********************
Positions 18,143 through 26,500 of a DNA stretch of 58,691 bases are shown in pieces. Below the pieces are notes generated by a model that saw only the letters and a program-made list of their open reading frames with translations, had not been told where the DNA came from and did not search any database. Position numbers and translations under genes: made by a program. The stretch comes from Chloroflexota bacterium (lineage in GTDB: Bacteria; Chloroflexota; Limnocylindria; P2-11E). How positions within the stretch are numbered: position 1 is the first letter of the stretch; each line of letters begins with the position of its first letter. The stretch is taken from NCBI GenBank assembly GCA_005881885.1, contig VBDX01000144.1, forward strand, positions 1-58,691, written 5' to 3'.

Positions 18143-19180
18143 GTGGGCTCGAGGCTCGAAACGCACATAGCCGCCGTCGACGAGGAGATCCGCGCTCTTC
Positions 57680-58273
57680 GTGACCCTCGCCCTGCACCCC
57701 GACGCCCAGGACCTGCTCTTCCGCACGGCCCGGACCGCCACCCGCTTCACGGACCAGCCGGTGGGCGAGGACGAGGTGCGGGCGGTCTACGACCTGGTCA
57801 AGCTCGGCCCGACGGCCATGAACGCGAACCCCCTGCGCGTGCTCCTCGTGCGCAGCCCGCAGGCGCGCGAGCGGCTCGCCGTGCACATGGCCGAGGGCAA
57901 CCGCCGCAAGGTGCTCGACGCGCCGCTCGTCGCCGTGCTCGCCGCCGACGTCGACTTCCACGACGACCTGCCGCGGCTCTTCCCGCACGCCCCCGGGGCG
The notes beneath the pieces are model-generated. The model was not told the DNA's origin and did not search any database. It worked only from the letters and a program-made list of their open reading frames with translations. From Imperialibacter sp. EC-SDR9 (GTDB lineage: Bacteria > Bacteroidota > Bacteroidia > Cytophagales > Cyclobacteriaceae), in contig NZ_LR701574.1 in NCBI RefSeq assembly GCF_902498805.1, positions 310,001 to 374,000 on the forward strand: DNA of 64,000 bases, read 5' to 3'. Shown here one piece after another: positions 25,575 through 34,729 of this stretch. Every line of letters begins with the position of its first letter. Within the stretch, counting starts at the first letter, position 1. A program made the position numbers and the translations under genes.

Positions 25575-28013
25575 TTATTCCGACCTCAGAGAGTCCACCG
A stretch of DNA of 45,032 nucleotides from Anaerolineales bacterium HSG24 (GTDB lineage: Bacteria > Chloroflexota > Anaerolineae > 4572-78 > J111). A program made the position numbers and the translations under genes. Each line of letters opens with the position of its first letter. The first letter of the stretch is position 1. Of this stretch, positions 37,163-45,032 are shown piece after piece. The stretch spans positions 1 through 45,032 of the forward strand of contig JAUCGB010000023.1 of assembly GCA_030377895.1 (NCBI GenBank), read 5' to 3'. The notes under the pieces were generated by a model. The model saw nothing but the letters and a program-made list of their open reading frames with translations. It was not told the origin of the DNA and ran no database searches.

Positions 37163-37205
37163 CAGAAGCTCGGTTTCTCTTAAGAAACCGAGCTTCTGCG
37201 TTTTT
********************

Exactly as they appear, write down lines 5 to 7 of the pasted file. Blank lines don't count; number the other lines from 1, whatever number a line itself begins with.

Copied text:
57680 GTGACCCTCGCCCTGCACCCC
57701 GACGCCCAGGACCTGCTCTTCCGCACGGCCCGGACCGCCACCCGCTTCACGGACCAGCCGGTGGGCGAGGACGAGGTGCGGGCGGTCTACGACCTGGTCA
57801 AGCTCGGCCCGACGGCCATGAACGCGAACCCCCTGCGCGTGCTCCTCGTGCGCAGCCCGCAGGCGCGCGAGCGGCTCGCCGTGCACATGGCCGAGGGCAA